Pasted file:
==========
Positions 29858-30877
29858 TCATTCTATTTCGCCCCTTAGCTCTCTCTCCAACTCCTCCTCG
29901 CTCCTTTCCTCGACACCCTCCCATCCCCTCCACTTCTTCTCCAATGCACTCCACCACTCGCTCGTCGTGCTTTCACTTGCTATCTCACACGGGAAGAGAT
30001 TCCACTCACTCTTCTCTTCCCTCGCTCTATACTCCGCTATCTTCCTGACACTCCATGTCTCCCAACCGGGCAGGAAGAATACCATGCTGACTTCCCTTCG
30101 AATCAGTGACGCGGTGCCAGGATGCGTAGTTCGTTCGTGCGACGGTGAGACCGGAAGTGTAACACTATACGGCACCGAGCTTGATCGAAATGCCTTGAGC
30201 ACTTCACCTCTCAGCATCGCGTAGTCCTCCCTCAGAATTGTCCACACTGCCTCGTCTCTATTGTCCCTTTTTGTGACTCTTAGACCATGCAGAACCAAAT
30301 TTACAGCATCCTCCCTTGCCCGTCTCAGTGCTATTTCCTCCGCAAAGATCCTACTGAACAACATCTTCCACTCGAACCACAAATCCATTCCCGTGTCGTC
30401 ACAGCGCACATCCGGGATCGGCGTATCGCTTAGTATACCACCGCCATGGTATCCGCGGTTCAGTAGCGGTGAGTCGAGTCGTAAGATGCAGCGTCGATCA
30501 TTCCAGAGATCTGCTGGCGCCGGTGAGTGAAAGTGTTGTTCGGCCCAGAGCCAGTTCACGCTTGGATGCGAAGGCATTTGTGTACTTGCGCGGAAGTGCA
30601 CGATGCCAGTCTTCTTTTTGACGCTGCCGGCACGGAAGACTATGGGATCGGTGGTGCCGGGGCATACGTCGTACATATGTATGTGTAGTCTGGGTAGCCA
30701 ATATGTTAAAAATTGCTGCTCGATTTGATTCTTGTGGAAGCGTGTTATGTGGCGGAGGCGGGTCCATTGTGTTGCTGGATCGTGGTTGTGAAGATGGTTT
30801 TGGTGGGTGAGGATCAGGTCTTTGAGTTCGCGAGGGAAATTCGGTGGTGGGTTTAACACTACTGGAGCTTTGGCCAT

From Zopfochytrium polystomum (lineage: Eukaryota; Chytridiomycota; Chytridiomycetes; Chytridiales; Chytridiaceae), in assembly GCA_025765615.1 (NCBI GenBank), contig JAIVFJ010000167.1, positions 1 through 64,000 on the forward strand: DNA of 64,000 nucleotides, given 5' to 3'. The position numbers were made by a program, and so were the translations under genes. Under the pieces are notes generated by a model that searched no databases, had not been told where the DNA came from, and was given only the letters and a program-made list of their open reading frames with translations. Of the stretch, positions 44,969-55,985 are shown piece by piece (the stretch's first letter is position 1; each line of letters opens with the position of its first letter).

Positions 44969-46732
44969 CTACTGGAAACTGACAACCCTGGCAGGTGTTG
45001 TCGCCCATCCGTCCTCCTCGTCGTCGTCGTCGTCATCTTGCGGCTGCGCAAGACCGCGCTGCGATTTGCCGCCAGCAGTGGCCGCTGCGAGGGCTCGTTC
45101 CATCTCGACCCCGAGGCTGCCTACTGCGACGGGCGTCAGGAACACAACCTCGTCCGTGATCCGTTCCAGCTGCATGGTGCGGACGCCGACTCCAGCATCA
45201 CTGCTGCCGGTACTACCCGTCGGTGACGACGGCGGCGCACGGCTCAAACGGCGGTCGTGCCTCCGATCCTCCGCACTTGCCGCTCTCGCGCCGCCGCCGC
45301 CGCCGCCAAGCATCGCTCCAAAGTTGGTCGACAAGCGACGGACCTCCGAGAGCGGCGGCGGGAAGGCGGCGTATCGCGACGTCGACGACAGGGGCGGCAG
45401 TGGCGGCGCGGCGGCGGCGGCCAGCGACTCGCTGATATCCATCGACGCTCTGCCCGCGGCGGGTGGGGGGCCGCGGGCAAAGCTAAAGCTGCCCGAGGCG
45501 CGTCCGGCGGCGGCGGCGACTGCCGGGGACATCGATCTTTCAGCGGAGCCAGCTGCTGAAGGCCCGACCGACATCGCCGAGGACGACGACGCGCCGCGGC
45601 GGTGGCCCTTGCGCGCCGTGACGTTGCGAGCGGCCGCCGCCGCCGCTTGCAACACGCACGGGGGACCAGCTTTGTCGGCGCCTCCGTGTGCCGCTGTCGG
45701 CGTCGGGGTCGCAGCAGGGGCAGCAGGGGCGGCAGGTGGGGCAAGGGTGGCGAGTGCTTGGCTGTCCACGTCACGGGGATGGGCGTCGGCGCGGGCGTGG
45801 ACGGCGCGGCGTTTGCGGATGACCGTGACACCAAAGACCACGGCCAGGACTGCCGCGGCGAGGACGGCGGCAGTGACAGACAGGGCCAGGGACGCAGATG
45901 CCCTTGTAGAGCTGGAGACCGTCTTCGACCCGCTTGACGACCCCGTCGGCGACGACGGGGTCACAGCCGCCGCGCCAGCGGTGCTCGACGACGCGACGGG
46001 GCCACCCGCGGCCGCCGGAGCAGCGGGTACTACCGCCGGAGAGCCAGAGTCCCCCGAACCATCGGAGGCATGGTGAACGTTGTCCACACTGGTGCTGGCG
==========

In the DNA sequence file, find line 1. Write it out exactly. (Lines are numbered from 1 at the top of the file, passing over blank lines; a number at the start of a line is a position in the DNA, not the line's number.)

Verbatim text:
Positions 29858-30877